The group created a backmasked message for the 1995 recording of John Lennon’s 1977 demo Free as a Bird: released as a studio version 15 years after his death, it featured a clip of Lennon saying “turned out nice again” at the end of the song. McCartney told The Observer: “We even put one of those spoof backwards recordings on the end of the single for a laugh, to give all those Beatles nuts something to do.”

Singing satire

Accusations of demonic backmasking began in the early 1980s, perhaps inspired by a scene from the 1973 film The Exorcist, in which a tape of garbled speech by the possessed victim was found to be English when played in reverse. (Ozzy Osborne referenced a famous phrase from the film when he recorded the line ‘Your mother sells whelks in Hull’ backwards in his 1988 song Bloodbath in Paradise.) Fundamentalist Christians in America were joined by concerned parents after the Parents Music Resource Center (PMRC) was formed in 1985; bands like Led Zeppelin, Judas Priest and even The Eagles were accused of spreading satanic messages subliminally.

After Christian fundamentalists claimed that a line in the title track of their 1974 album Eldorado sounded like “He is the nasty one – Christ you’re infernal” when reversed, the Electric Light Orchestra inserted a deliberately backmasked segment into their next album. Denying that Eldorado contained any subliminal messages, ELO went on to record Fire on High with an opening line that, when played backwards, says: “The music is reversible but time is not. Turn back. Turn back. Turn back. Turn back.” They released an entire album full of reversed vocals in 1983, called Secret Messages: the final track contains the backmasked message “thank you for listening”.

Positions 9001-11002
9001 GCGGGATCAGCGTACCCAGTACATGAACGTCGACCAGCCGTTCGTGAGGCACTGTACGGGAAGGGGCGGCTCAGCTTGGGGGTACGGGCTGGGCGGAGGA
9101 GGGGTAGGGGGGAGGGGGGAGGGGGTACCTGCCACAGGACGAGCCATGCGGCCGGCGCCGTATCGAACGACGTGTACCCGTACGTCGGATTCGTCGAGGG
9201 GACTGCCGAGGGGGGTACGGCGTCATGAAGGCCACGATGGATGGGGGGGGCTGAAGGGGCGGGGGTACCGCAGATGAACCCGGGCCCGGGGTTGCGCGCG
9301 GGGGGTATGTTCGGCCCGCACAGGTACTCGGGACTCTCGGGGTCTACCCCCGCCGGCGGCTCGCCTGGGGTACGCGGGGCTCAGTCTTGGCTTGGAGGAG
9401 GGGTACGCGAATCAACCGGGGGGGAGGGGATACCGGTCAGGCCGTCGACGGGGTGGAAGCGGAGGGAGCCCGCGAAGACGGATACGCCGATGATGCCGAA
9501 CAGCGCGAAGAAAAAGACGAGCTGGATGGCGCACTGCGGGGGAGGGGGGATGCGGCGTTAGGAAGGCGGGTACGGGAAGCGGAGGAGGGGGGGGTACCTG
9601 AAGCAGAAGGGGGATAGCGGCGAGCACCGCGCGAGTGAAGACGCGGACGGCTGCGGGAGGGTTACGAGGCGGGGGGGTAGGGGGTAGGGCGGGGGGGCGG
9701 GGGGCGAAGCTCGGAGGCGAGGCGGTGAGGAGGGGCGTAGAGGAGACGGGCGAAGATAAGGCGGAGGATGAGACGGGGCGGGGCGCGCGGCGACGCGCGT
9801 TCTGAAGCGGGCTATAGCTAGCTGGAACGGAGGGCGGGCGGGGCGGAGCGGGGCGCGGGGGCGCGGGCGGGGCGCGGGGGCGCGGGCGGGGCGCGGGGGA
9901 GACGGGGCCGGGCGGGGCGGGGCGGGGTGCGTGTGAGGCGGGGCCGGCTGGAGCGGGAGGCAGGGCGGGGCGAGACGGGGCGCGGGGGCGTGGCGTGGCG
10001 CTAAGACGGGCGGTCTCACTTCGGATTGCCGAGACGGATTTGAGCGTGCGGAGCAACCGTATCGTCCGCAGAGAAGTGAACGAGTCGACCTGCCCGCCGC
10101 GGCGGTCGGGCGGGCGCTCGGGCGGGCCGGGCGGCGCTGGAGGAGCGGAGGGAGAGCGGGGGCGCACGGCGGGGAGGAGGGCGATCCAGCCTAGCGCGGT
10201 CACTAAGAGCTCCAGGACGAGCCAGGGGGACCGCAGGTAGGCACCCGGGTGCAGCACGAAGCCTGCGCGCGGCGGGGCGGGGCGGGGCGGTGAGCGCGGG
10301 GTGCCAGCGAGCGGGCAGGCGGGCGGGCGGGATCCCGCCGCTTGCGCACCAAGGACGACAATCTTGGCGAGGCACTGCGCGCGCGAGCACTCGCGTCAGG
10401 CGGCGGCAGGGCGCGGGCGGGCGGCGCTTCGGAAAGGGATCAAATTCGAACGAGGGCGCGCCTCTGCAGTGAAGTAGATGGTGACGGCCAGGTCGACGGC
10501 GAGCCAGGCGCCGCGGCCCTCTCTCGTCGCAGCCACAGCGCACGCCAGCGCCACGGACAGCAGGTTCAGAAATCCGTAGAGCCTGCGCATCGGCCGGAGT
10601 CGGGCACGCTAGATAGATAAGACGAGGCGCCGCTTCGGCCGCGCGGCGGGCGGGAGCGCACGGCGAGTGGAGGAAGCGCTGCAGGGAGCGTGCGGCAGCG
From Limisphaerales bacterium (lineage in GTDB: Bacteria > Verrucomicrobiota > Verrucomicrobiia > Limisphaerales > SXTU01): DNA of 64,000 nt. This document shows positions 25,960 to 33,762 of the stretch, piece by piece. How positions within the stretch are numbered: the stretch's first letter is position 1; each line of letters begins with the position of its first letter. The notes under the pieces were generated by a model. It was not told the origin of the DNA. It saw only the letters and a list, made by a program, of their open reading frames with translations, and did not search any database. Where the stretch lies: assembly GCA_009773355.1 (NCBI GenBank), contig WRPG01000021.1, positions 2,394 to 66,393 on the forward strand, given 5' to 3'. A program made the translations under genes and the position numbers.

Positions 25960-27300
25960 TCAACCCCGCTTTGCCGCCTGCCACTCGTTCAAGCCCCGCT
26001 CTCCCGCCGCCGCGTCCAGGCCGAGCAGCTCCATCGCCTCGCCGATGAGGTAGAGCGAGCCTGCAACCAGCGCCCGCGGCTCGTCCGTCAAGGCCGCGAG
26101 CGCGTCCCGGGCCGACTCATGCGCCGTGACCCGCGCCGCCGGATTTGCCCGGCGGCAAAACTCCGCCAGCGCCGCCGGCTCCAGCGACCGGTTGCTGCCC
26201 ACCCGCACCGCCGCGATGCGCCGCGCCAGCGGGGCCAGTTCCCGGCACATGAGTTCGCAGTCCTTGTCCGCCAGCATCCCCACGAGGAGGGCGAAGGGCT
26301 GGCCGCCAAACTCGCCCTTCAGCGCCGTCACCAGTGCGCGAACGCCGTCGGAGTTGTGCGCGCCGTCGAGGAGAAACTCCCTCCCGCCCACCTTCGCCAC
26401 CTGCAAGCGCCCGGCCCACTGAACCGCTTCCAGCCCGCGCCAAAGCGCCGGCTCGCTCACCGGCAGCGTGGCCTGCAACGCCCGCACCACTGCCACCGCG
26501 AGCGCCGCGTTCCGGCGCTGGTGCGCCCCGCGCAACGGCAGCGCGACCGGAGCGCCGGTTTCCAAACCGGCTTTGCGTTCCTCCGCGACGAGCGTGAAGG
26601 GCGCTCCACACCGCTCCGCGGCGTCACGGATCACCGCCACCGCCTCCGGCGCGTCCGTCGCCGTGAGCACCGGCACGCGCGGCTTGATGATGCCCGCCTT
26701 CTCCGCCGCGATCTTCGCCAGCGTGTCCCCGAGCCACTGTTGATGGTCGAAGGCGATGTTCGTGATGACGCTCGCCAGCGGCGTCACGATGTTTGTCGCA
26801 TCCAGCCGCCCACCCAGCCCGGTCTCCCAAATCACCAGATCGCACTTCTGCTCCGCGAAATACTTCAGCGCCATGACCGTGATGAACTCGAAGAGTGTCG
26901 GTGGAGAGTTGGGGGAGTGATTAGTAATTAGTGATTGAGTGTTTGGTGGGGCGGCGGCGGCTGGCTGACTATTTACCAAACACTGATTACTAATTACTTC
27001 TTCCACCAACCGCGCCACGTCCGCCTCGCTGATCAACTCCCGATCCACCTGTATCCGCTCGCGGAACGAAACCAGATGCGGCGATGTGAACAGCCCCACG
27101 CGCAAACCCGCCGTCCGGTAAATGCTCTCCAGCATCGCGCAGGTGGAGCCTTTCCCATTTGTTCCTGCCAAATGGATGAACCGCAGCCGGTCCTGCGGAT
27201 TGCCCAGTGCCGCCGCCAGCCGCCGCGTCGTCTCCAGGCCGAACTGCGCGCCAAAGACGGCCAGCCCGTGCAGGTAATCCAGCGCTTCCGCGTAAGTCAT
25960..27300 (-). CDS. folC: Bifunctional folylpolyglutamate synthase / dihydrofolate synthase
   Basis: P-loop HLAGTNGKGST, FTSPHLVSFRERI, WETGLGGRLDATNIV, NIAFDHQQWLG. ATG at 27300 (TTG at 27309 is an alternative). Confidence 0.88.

Many apparently innocent pop songs – including hits by Miley Cyrus and Justin Bieber – have been accused of peddling evil when played backwards: it has been suggested that Bieber sings ‘We’re going to bomb these banks/Satanic new world order/Soon, bro!’ The claims are foundless, and ‘Weird Al’ Yankovic parodied backmasking hysteria with the reversed line “Satan eats Cheese Whiz” in his 1983 song Nature Trail to Hell.

Back to front

Some hidden messages still make little sense once their words are clear.  In Pink Floyd’s song Empty Spaces from their 1979 rock opera The Wall, Roger Waters can be heard saying “Congratulations. You’ve just discovered the secret message. Please send your answer to Old Pink, care of the funny farm, Chalfont…” A voice in the background shouts “Roger! Carolyne is on the phone!” before he can reveal the location. Some believe ‘Old Pink’ refers to the band’s former lead singer Syd Barrett, who suffered a breakdown in 1968.

In their 1991 song Christian Rock Concert, the UK group Half Man Half Biscuit included the vocal: “The body of Shane Fenton is in the laundry chute of the New Ambassadors Hotel near Euston Station”. Yet possibly the strangest reversed line came from King Crimson founder Robert Fripp, who featured part of Monty Python’s flying sheep sketch in his 1979 song Haaden Two. Played backwards, it reveals the following wisdom: “One thing is for sure – the sheep is not a creature of the air. Baaaaaaaah!”